1.1PR is the first (preview) release from the 1.1 branch, which branches off from the trunk. The 1.1DPR comes straight from trunk, it's probably just a nightly build with 'DPR' slapped on it.

Posted by: Jussi Kukkonen on February 2, 2005 03:00 AM

Asa: has the naming convention for the "preview releases" been carefully thought through? As I point out here: http://weblogs.mozillazine.org/gerv/archives/007436.html , Ben's logic seems backwards. And all those who commented can't understand it either...

Posted by: Gerv on February 2, 2005 04:01 AM

I would LOVE to participate with FireFox development. I have little experience on various programming language i.e. C++, Php, MySQL, bash shell scripting, envelop (where is it nowadays?), gcc, Linux and few others. I'm deaf and am strong advocate with accessibility (i.e. ip-relay, captioning and such). Where can I get started?

Posted by: LinuxGold on February 2, 2005 04:13 AM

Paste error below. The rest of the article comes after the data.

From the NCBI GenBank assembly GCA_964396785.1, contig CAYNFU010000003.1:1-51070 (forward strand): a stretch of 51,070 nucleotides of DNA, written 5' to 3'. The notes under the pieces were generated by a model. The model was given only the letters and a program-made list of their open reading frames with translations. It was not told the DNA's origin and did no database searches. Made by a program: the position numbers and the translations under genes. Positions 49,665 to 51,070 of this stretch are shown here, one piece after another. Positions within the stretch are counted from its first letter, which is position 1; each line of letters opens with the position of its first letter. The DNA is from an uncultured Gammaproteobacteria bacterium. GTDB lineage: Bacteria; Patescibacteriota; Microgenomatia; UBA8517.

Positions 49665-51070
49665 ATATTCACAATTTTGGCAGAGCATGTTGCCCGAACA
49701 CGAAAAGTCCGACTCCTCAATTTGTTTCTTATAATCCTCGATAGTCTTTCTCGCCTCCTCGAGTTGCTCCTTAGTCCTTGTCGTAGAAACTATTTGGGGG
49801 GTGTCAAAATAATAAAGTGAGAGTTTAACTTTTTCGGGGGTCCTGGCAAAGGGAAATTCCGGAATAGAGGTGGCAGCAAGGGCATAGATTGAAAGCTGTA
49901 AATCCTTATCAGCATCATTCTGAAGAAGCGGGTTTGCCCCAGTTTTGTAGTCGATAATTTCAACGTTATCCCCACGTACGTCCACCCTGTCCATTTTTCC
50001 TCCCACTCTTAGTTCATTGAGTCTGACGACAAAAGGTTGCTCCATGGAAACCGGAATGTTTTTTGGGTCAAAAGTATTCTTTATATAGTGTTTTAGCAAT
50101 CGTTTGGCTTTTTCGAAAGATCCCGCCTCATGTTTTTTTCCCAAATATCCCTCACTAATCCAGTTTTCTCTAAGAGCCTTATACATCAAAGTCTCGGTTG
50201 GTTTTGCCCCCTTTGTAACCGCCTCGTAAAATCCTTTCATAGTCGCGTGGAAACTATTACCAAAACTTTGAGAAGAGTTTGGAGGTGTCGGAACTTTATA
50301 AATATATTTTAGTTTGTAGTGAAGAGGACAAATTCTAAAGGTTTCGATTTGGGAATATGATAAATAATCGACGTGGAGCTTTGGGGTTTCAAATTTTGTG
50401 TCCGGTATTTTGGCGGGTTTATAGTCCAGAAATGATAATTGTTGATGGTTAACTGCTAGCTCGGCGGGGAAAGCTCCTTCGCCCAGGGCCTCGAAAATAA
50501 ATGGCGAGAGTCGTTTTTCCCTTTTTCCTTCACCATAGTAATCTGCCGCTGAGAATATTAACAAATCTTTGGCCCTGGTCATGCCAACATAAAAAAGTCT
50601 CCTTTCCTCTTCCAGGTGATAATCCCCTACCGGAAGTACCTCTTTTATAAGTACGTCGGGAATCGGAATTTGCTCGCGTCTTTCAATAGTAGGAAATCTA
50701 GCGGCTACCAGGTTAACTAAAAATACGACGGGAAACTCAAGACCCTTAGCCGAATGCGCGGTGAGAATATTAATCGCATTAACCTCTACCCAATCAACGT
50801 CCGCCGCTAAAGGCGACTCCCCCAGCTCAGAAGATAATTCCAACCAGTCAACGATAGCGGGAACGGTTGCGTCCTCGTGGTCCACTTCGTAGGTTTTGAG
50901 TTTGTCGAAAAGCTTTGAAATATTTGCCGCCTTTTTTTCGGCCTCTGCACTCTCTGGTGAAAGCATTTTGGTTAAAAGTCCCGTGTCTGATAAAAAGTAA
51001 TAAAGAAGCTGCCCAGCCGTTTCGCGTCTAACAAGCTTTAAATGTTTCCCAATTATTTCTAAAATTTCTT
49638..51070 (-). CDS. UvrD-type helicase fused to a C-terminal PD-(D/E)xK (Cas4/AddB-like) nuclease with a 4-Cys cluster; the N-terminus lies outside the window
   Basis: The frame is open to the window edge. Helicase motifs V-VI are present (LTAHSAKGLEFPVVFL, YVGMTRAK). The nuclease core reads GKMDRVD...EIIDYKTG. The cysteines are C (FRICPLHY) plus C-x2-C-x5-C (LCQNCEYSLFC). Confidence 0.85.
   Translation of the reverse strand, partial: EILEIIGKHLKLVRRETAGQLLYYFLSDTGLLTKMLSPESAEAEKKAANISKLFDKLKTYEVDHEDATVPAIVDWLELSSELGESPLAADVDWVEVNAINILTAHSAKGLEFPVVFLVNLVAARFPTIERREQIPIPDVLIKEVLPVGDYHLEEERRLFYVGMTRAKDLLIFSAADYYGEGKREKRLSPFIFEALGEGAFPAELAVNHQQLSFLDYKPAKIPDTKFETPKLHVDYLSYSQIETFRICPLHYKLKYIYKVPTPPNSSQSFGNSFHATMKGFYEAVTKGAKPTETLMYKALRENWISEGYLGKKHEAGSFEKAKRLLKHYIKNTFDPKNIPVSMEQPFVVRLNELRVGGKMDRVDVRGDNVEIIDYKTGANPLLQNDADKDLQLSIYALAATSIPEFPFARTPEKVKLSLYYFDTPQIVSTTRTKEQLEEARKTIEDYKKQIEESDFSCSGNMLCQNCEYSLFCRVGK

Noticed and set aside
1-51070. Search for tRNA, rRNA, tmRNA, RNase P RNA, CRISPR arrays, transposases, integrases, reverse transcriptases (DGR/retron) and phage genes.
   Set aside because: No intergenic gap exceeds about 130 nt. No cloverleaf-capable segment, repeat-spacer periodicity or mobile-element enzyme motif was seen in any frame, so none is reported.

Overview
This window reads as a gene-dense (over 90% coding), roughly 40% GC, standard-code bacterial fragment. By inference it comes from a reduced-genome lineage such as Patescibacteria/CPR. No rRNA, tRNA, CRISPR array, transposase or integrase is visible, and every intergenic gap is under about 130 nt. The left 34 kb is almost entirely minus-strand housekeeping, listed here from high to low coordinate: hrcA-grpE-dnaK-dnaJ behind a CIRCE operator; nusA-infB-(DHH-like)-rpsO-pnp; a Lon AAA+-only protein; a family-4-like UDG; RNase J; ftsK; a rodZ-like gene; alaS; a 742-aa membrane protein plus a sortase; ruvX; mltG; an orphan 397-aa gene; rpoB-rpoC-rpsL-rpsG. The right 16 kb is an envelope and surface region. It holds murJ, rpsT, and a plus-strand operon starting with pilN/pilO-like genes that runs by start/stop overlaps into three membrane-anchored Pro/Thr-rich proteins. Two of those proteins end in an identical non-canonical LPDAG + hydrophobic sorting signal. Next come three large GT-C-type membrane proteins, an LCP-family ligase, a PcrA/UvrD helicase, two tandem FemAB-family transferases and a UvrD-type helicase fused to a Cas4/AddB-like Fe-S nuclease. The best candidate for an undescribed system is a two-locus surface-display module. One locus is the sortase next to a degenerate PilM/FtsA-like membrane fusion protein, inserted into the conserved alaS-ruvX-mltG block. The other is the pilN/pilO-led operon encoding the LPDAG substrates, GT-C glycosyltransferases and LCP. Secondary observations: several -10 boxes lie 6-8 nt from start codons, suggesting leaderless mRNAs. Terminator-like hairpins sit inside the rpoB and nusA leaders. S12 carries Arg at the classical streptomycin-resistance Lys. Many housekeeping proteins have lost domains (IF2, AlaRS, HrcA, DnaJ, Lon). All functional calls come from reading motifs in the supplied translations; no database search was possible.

I thought just the same like Anders... really cool the program Asa's use to make those timelines...

It would be awesome some program to do that.

Posted by: Chucho on February 2, 2005 05:39 AM

"Ben also said that Fx1.1 will be off the trunk."

I think Ben was trying to correct some misconceptions that 1.1 would be off the long 1.0 branch, or that future releases would come from another long branch - he didn't mean that 1.1 would actually be based on the trunk code at the time of release.

1.1 will be "off the trunk" in the sense that there will be a short branch based on the current trunk. 1.5 (or 1.2 or whatever) will then again be another short branch from the trunk.

Posted by: michaell on February 2, 2005 06:38 AM

Thanks for such a great browser. I was sick and tired of using the internet explorer because of the deficiensies that I now see solved in firefox. I know that everyone is enjoying firefox and hope that it continues to grow so that online experiences improve for everyone who has had a headache from using microsoft's monopolistic explorer.